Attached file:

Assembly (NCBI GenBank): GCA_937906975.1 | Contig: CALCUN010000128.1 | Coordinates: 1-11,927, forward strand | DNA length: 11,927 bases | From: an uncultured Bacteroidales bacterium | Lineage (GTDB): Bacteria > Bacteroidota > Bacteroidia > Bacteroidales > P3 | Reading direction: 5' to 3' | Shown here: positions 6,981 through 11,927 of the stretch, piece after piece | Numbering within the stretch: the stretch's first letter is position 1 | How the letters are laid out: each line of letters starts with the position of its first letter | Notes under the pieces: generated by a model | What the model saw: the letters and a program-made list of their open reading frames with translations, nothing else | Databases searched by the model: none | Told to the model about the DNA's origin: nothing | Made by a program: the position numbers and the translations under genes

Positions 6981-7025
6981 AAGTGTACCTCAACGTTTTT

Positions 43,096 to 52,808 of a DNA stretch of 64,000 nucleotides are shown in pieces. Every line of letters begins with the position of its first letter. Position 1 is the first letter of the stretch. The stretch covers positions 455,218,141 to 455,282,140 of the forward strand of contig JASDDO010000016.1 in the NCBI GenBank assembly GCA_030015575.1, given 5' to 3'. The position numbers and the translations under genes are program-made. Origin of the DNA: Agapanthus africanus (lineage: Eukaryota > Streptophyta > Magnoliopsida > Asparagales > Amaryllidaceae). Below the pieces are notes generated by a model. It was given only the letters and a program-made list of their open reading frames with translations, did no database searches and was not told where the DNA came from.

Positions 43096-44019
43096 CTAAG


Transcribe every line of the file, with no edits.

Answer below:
Assembly (NCBI GenBank): GCA_937906975.1 | Contig: CALCUN010000128.1 | Coordinates: 1-11,927, forward strand | DNA length: 11,927 bases | From: an uncultured Bacteroidales bacterium | Lineage (GTDB): Bacteria > Bacteroidota > Bacteroidia > Bacteroidales > P3 | Reading direction: 5' to 3' | Shown here: positions 6,981 through 11,927 of the stretch, piece after piece | Numbering within the stretch: the stretch's first letter is position 1 | How the letters are laid out: each line of letters starts with the position of its first letter | Notes under the pieces: generated by a model | What the model saw: the letters and a program-made list of their open reading frames with translations, nothing else | Databases searched by the model: none | Told to the model about the DNA's origin: nothing | Made by a program: the position numbers and the translations under genes

Positions 6981-7025
6981 AAGTGTACCTCAACGTTTTT

Positions 43,096 to 52,808 of a DNA stretch of 64,000 nucleotides are shown in pieces. Every line of letters begins with the position of its first letter. Position 1 is the first letter of the stretch. The stretch covers positions 455,218,141 to 455,282,140 of the forward strand of contig JASDDO010000016.1 in the NCBI GenBank assembly GCA_030015575.1, given 5' to 3'. The position numbers and the translations under genes are program-made. Origin of the DNA: Agapanthus africanus (lineage: Eukaryota > Streptophyta > Magnoliopsida > Asparagales > Amaryllidaceae). Below the pieces are notes generated by a model. It was given only the letters and a program-made list of their open reading frames with translations, did no database searches and was not told where the DNA came from.

Positions 43096-44019
43096 CTAAG